Peace Spreads in Chicago Neighborhoods

By: Ashmar Mandou

Lawndale News Chicago's Bilingual Newspaper - Local NewsEnlightenment. Reflection. Serenity. Those are a few words to best describe what is happening across Chicago neighborhoods and you have community organizations Changing Worlds and ElevArte Community Studio to thank for that.

“It’s time we start to think about peace,” said ElevArte’s Executive Director Giselle Mercier. “We know parts of the city are engulfed by violence, that’s all you hear about. We hear about the rise of homicides in our city. So we hope to bring a different mindset to residents, one that will, hopefully, promote and spark conversation about peace.” And who better to evoke peace, than peace personified, Buddha.

Beginning this month, residents will find ten Buddha sculptures “emerging” in ten Chicago neighborhoods as far north as Evanston to as far south as Back of the Yards, and the purpose of this, said Mercier, is to inspire residents to begin the dialogue of implementing more peaceful tactics into their daily lives.

The Buddha sculptures are part of Ten Thousand Ripples (TTR), a public art exhibit, promoting peace designed by Mercier’s longtime friend, Indira Freitas Johnson, an award-winning artist and nonviolence peace educator. Through TTR, Johnson’s vision for her outdoor exhibit of Buddha sculptures is to give the illusion these sculptures are “emerging” out of the ground in urban, public spaces. “A powerful and profound need exists within each of us to know that peace is possible in spite of the violence that surrounds us. Ten Thousand Ripples is a reminder of that need,” said Johnson, in a statement. “It invokes the image of an emerging Buddha as a widely held symbol of peace, inviting people to think about how they can find peace in their own lives and in their own communities.”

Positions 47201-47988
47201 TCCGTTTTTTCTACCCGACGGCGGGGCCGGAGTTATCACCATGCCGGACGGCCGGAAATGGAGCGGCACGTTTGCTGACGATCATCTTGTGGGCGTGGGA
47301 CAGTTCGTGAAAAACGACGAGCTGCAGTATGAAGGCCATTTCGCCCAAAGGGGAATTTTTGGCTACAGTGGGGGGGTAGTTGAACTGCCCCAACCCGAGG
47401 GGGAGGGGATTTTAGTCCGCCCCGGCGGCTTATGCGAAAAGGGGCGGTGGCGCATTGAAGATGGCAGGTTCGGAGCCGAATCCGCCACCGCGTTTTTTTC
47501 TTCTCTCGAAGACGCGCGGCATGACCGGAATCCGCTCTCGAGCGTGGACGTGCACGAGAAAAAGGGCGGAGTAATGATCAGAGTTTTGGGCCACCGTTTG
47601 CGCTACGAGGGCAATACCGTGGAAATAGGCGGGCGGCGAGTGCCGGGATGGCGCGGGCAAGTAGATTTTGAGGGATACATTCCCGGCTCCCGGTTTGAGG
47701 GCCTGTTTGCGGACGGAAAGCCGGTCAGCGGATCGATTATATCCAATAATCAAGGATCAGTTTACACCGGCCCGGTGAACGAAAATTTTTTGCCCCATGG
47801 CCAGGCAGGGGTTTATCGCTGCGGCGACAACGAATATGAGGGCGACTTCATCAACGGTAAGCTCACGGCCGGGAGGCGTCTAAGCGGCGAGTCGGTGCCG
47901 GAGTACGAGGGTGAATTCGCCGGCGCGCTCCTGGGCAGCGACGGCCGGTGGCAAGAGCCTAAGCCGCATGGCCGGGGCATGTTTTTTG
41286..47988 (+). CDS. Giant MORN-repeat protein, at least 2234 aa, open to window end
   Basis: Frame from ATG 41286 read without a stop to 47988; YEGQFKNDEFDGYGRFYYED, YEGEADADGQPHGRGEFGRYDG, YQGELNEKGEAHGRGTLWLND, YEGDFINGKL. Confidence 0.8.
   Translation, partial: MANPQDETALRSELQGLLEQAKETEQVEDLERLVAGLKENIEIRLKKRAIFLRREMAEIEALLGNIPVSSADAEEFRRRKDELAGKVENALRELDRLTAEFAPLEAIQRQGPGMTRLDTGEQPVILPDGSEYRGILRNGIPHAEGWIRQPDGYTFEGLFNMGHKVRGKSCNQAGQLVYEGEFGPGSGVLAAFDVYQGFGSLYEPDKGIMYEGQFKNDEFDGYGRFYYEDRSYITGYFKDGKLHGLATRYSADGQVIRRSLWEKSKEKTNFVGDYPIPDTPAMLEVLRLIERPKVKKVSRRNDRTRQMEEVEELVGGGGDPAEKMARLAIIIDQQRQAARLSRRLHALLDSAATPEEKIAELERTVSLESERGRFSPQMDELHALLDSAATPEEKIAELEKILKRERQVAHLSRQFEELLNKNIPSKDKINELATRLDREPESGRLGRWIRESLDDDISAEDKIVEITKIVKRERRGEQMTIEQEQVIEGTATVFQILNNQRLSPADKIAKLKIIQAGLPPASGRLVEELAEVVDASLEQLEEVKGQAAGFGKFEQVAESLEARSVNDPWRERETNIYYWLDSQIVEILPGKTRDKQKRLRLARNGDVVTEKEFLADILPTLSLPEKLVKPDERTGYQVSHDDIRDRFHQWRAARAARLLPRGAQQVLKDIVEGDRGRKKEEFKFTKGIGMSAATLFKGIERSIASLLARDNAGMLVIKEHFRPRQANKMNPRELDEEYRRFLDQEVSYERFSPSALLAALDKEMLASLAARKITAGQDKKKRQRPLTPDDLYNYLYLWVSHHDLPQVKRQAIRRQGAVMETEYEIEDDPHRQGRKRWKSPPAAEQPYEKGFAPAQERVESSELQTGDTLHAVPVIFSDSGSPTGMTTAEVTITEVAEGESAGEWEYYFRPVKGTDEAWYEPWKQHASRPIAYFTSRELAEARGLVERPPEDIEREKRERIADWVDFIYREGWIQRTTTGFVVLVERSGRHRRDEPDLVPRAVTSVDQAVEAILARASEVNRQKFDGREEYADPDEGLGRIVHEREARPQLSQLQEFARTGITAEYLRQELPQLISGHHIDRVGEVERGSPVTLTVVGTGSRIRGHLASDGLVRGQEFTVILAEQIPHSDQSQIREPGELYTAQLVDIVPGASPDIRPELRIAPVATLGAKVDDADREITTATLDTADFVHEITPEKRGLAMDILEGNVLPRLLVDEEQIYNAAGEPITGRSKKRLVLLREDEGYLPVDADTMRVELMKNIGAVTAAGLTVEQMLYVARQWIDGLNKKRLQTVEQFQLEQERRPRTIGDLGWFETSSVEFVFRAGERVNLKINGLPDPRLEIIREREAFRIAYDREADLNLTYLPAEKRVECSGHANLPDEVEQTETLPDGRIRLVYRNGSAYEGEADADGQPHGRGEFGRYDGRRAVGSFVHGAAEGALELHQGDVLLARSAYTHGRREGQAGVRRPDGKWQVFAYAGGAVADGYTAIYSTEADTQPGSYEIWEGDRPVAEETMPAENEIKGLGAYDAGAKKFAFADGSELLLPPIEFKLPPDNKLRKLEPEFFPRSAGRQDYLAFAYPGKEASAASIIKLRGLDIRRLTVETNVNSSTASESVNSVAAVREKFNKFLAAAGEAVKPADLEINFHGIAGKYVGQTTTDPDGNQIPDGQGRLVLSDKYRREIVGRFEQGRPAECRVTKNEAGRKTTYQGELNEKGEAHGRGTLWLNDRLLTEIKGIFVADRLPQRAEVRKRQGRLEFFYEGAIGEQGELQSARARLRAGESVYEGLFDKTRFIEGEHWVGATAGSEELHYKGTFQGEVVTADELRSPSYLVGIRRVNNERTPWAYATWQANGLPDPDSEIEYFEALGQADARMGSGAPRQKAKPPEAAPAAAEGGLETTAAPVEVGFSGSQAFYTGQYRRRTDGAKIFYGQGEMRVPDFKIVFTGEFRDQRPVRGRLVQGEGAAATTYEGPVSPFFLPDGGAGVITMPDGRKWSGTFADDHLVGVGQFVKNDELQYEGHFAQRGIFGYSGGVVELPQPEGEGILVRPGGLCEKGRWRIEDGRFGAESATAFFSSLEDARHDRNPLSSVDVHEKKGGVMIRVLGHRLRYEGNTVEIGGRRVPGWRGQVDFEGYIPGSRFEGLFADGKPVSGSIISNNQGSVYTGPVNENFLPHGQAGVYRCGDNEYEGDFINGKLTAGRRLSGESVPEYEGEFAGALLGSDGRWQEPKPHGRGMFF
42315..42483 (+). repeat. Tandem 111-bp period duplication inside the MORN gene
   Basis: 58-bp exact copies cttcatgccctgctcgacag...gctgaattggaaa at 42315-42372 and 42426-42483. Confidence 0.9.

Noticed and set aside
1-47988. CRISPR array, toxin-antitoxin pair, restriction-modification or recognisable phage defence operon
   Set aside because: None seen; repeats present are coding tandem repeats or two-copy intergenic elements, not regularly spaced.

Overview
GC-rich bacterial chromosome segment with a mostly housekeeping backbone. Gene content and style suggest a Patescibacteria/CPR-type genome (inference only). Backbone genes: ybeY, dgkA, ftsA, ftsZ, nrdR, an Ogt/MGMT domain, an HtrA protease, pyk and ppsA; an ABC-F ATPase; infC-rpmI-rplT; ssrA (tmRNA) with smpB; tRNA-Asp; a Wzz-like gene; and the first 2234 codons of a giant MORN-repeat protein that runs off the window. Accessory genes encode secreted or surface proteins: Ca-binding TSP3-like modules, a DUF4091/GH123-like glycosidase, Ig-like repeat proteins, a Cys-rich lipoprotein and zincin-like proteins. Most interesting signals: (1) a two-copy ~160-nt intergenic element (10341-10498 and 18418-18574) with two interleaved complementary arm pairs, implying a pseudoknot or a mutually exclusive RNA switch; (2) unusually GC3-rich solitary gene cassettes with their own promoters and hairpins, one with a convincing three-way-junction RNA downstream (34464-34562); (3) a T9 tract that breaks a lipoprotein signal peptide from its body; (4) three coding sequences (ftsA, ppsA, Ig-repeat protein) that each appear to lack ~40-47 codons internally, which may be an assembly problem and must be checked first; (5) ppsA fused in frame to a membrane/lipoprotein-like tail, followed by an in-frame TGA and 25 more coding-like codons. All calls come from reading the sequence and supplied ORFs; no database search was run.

“This cross-city, interfaith initiative by Ten Thousand Ripples Project and Changing Worlds is a way to incite curiosity and conversation on the subject of introspection and calmness,” added Mercier. “We want this exhibit to compel residents to put into practice some of the Buddhist teachings that circle around peace, and self-awareness, and understanding.”

Throughout this year, ElevArte Community Studio will be providing free arts programming, led by Mexican Artist Alfonzo Piloto Nieves, circled around the theme of Ten Thousand Ripples, culminating with a July 2013 exhibit at the Loyola University Museum of Art. “Alfonzo will lead numerous workshops for our Pilsen community as a way to respond to the gun violence through the arts,” said Mercier. ElevArte Community Studio is the host organization for the TTR art initiative in Pilsen, Little Village, and Back of the Yards neighborhoods. The ten Chicago neighborhoods part of the TTR art initiative will be able to keep five Buddha sculptures permanently. For more information and exact locations of the Buddha sculptures, visit

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